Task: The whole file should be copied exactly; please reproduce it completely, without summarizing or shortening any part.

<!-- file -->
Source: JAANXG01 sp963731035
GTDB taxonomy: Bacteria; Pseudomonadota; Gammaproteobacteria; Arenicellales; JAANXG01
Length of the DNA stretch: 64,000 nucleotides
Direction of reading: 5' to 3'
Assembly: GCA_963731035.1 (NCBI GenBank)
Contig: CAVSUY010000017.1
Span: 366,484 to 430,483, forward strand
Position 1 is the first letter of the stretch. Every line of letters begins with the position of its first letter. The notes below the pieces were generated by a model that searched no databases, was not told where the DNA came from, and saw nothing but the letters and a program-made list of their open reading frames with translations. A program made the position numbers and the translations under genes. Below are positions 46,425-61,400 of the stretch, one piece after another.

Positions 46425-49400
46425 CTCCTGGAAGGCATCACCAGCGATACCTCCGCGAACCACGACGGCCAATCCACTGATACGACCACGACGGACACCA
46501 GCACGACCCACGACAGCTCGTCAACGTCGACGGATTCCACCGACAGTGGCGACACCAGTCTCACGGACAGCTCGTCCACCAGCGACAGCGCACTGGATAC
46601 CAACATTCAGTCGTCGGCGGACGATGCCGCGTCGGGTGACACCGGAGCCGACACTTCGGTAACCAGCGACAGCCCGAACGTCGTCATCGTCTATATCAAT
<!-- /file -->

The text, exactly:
Source: JAANXG01 sp963731035
GTDB taxonomy: Bacteria; Pseudomonadota; Gammaproteobacteria; Arenicellales; JAANXG01
Length of the DNA stretch: 64,000 nucleotides
Direction of reading: 5' to 3'
Assembly: GCA_963731035.1 (NCBI GenBank)
Contig: CAVSUY010000017.1
Span: 366,484 to 430,483, forward strand
Position 1 is the first letter of the stretch. Every line of letters begins with the position of its first letter. The notes below the pieces were generated by a model that searched no databases, was not told where the DNA came from, and saw nothing but the letters and a program-made list of their open reading frames with translations. A program made the position numbers and the translations under genes. Below are positions 46,425-61,400 of the stretch, one piece after another.

Positions 46425-49400
46425 CTCCTGGAAGGCATCACCAGCGATACCTCCGCGAACCACGACGGCCAATCCACTGATACGACCACGACGGACACCA
46501 GCACGACCCACGACAGCTCGTCAACGTCGACGGATTCCACCGACAGTGGCGACACCAGTCTCACGGACAGCTCGTCCACCAGCGACAGCGCACTGGATAC
46601 CAACATTCAGTCGTCGGCGGACGATGCCGCGTCGGGTGACACCGGAGCCGACACTTCGGTAACCAGCGACAGCCCGAACGTCGTCATCGTCTATATCAAT